US sanctions 20 in Maldives over Islamic State links

The United States has sanctioned 20 citizens of the Maldives for their ties to the Islamic State group, including one man accused of trying to assassinate former president Mohamed Nasheed.

The US Department of Treasury said Abdulla Ali Manik — currently in custody over the unsuccessful 2021 attack — had several links to terror plots in the upmarket tourist hotspot

New sanctions unveiled Monday also identified Manik as an associate of known IS recruiter Mohamad Ameen, who was himself sanctioned by the US in 2019.

Ameen is known to have sent dozens of Maldivians to fight in Syria and was the main suspect in a 2007 bomb attack at a public park that wounded 12 Chinese tourists.

The US statement said 29 companies, many linked to the lucrative tourism industry in the archipelago, were also sanctioned over their links to IS operatives.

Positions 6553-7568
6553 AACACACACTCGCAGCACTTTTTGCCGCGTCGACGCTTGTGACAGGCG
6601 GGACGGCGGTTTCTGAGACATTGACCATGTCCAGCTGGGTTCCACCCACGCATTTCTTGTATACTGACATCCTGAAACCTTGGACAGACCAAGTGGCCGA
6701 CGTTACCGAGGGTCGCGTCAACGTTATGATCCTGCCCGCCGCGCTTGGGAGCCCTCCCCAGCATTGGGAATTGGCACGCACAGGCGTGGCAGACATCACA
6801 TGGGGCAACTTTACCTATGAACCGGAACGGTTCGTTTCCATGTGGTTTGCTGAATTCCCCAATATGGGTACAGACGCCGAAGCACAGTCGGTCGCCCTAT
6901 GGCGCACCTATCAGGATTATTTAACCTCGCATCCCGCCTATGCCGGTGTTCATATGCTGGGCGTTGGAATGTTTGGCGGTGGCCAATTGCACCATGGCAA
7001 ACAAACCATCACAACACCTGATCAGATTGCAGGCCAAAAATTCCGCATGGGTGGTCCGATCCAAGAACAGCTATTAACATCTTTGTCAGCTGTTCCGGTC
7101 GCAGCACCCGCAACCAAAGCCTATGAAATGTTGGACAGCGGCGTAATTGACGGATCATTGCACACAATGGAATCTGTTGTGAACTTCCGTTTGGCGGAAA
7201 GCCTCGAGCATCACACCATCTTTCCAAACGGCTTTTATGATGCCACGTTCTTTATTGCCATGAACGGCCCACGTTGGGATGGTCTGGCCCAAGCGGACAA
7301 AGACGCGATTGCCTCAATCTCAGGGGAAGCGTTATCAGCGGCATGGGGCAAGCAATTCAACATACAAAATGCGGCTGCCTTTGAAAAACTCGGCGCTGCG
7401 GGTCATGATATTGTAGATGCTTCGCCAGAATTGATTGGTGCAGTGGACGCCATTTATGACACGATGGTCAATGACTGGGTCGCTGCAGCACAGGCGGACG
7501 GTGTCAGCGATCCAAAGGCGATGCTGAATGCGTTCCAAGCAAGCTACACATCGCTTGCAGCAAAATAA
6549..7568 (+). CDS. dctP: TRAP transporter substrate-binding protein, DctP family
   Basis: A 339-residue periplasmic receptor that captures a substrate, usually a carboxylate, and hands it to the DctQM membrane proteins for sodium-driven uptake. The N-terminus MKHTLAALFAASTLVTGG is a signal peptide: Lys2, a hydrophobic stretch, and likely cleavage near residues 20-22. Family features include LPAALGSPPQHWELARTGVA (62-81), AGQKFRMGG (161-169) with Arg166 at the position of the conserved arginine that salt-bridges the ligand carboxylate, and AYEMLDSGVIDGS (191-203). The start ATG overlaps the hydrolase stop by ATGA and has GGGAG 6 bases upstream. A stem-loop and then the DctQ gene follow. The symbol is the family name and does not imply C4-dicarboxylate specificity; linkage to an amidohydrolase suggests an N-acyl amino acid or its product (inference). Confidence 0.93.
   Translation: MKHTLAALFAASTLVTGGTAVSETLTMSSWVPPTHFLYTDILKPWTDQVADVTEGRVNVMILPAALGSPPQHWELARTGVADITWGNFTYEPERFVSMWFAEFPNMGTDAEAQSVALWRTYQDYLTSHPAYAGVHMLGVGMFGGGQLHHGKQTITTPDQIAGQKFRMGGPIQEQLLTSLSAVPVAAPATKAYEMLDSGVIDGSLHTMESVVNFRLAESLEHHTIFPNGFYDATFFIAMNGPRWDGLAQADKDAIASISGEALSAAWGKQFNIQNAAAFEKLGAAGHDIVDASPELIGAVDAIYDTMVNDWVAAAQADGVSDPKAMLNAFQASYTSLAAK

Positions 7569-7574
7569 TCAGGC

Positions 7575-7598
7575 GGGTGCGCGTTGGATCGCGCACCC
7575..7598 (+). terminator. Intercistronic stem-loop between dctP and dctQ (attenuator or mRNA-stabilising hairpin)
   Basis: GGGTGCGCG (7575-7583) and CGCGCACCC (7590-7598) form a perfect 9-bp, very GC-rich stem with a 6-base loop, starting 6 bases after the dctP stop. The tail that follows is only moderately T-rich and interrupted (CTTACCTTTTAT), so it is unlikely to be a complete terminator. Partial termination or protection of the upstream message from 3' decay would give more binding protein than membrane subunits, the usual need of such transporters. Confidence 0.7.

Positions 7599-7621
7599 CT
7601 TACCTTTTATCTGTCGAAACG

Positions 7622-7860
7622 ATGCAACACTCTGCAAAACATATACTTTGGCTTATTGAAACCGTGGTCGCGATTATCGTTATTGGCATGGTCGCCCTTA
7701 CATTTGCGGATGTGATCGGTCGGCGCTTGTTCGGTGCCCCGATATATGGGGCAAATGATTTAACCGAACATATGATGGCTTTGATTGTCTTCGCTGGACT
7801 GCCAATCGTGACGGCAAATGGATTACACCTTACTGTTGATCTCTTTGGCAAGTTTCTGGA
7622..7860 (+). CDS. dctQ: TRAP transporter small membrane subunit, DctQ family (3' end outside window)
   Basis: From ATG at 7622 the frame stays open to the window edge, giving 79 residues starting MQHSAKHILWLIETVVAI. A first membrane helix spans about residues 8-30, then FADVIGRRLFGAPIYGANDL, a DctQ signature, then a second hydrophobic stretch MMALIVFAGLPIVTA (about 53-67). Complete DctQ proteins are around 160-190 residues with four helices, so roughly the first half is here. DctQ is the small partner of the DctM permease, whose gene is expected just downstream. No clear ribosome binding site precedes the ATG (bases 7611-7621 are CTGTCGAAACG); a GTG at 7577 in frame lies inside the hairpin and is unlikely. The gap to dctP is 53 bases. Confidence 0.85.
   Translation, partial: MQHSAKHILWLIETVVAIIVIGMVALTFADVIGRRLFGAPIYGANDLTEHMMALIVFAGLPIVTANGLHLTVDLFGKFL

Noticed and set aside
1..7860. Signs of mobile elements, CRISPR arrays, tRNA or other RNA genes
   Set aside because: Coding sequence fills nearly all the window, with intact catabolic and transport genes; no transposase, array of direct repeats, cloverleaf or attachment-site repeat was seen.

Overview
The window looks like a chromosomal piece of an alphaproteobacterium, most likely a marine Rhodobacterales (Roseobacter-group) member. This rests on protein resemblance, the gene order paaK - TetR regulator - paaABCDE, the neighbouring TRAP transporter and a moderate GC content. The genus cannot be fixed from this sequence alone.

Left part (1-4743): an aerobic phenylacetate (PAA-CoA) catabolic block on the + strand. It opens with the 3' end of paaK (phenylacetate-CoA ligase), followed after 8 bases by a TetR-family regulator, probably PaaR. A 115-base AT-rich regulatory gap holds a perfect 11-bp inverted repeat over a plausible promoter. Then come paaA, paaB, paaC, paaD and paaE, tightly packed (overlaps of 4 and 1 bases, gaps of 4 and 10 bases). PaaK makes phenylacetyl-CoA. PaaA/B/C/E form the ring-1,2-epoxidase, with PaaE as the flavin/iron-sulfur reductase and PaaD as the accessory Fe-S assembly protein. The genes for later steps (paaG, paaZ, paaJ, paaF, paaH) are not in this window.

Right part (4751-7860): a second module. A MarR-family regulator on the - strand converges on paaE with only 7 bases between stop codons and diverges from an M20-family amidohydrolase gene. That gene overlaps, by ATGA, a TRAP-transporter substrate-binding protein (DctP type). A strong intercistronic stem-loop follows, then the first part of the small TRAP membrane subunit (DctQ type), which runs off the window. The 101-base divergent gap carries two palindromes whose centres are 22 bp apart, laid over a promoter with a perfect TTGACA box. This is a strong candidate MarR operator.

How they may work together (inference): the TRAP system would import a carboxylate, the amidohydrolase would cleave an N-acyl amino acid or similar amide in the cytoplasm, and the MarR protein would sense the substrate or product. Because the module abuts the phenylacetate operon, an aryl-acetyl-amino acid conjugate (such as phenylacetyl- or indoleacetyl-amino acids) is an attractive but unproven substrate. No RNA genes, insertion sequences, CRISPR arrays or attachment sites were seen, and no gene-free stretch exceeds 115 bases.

Any assets of the sanctioned individuals or companies in the US could be frozen and US citizens are barred from having any business dealings with them.

The sanctions aim to “prevent and disrupt financial and other support for terrorist attacks globally”, US Under Secretary of the Treasury for Terrorism and Financial Intelligence Brian E. Nelson said in a statement.

Maldives officials told AFP that most of those designated by the US were already under close scrutiny by local authorities.

Radicalisation has been a major concern for security forces in the Maldives.

The government has cracked down on extremism and foreign preachers are banned from entering the country.

 

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